Cairnduff, Valentine (No. 4596)

Cairnduff, Valentine (Val)

Lance Corporal

No. 4596, 2nd Battalion, Royal Inniskilling Fusiliers

Killed in action on Friday 19 November 1915 (aged 20)


Suzanne Communal Cemetery Extension, France (Grave B. 10)


Commonwealth War Graves Commission

Newtownards and District War Memorial

Newtownards Parish Church of Ireland Church (St Mark’s)


Valentine Cairnduff was born on 14 May 1895 in Newtownards and he was the only son of Jane Cairnduff who worked as a spinner and they lived in John Street Lane with Jane’s parents James and Emily Cairnduff.  James Cairnduff was a horse dealer and he and Emily had at least eleven children including Jane, Lizzie, Sarah, Eleanor, Robert, Bella, Malcolm and William James.

There is some variation in the spelling of the family surname.  In census records it is spelt Carnduff.  On Newtownards and District War Memorial, on the Church War Memorial, in Newspaper notices and in the Commonwealth War Graves Commission (CWGC) Debt of Honour it is spelt Cairnduff.  In Ireland’s Memorial Records (IMR) 1914 – 1918 it is spelt Carinduff.

Prior to the outbreak of the Great War Valentine Cairnduff worked as a shoemaker and on 5 December 1914 he and Marion McNurney were married in First Londonderry Presbyterian Church Templemore.  Valentine Cairnduff (aged 19) was a Private in the Royal Inniskilling Fusiliers stationed in Ebrington Barracks, Londonderry and he cited James Cairnduff, a horse dealer, as his father.  Marion McNurney (aged 15) from Ballymagowan, Londonderry was a daughter of James McNurney, a plumber.

Lance Corporal Valentine Cairnduff (No. 4596) made a will and after he died his property and effects were received by his widow who lived at 27 Elmwood Terrace, Londonderry.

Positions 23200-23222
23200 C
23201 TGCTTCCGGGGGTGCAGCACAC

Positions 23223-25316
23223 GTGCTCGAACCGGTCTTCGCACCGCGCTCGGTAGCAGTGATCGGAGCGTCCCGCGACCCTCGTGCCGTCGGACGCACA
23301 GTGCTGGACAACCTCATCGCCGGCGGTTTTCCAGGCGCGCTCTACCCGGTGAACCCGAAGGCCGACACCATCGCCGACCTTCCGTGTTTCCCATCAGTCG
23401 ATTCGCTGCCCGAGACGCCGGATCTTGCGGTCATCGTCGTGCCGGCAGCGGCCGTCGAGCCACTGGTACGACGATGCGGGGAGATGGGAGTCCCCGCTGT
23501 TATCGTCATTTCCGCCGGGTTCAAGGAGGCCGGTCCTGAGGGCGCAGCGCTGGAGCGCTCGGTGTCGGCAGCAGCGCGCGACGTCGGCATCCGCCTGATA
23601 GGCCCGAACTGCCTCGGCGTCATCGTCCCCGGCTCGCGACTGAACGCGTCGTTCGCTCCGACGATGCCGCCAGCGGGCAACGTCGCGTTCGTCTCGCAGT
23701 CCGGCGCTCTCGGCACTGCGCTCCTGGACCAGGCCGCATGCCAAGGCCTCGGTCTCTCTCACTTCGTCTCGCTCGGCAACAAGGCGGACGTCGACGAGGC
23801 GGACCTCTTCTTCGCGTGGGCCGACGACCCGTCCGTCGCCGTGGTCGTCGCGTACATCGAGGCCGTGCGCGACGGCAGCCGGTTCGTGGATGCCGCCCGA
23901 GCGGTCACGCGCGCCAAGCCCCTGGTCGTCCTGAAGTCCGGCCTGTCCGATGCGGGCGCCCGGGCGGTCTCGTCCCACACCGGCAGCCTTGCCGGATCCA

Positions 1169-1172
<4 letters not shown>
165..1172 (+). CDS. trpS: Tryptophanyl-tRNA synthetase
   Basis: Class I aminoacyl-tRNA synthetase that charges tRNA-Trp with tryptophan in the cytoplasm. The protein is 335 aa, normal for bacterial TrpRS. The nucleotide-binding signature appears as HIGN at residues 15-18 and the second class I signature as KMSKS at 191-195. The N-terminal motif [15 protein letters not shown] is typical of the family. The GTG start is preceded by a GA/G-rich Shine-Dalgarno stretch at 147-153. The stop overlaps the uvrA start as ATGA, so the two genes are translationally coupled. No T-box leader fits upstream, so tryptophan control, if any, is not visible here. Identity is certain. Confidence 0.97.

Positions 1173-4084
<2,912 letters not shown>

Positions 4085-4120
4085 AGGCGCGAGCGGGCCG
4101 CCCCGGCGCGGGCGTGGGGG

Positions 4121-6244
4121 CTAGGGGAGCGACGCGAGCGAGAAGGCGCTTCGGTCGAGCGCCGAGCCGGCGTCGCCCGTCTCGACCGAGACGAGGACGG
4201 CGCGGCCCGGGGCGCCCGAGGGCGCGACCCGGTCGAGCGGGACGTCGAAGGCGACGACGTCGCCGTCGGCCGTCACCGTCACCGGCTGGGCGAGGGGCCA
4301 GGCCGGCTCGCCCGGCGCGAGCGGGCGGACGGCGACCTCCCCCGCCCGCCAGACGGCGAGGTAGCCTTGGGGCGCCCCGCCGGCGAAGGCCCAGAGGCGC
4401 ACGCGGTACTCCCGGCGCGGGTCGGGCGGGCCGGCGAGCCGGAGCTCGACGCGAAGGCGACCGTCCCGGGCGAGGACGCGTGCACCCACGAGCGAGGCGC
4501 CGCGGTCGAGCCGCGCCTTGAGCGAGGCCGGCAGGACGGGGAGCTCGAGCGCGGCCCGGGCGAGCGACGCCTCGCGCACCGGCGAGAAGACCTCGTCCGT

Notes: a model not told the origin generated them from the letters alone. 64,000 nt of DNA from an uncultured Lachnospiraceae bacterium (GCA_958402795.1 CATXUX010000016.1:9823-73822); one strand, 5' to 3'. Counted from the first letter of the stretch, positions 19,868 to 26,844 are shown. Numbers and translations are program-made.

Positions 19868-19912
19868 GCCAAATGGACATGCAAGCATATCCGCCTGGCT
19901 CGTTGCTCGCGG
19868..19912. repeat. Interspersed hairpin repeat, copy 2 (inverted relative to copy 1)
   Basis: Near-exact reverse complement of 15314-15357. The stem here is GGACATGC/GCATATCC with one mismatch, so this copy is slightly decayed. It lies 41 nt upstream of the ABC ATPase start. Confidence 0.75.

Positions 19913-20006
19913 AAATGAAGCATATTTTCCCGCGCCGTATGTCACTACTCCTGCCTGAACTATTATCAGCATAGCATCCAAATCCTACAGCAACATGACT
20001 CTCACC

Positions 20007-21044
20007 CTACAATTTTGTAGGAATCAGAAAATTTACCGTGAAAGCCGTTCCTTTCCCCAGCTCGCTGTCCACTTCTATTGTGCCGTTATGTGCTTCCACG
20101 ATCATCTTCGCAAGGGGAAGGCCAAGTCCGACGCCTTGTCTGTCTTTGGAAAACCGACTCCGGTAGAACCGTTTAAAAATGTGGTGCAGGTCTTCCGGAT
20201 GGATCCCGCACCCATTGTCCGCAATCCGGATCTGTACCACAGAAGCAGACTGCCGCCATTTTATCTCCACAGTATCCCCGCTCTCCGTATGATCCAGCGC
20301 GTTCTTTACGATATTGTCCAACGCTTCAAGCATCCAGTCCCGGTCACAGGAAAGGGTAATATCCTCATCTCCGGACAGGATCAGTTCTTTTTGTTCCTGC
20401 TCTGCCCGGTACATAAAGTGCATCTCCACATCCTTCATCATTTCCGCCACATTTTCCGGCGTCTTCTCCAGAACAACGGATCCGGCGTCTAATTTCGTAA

Sergeant J. Snodden wrote to Lance Corporal Valentine Cairnduff’s mother to express his sympathy and he told her that Valentine had died on the night of 19 November ‘without suffering of any kind’.

Lance Corporal H. McClurg also wrote to her and he enclosed a blood-stained photo of Valentine’s wife Marion.  He described the photograph as having been ‘enriched by the blood shed by her husband for his God and country’.  The photograph was printed on a postcard and on the back of it Valentine had written his last, and subsequently bloodstained, message of love.

After Lance Corporal Valentine Cairnduff (No. 4596) died, his mother Jane was living at 13 Pound Street, Newtownards.  She placed a Killed in Action notice in the Newtownards Chronicle and it contained the verse:

No loved one stood around him

To hear his last farewell;

No parting kisses could he give

To those he loved so well.

In November 1915 Lance Corporal Valentine Cairnduff’s mother, then living in Lower Mary Street, Newtownards placed an Our Heroes – In Memoriam notice in the Newtownards Chronicle and it contained the verse:

Engraved on his mother’s loving arms

His image still shall be,

Though lost to sight in memory dear,

Till we meet in eternity

I mourn for thee, my son,

And it’s lonely I will be

Till God in mercy calls me

To rest above with thee.

Lance Corporal Valentine Cairnduff (No. 4596) was 20 when he died, and he was buried in Suzanne Communal Cemetery Extension, France.  He is commemorated on Newtownards and District War Memorial and in Newtownards Parish Church of Ireland Church (St Mark’s).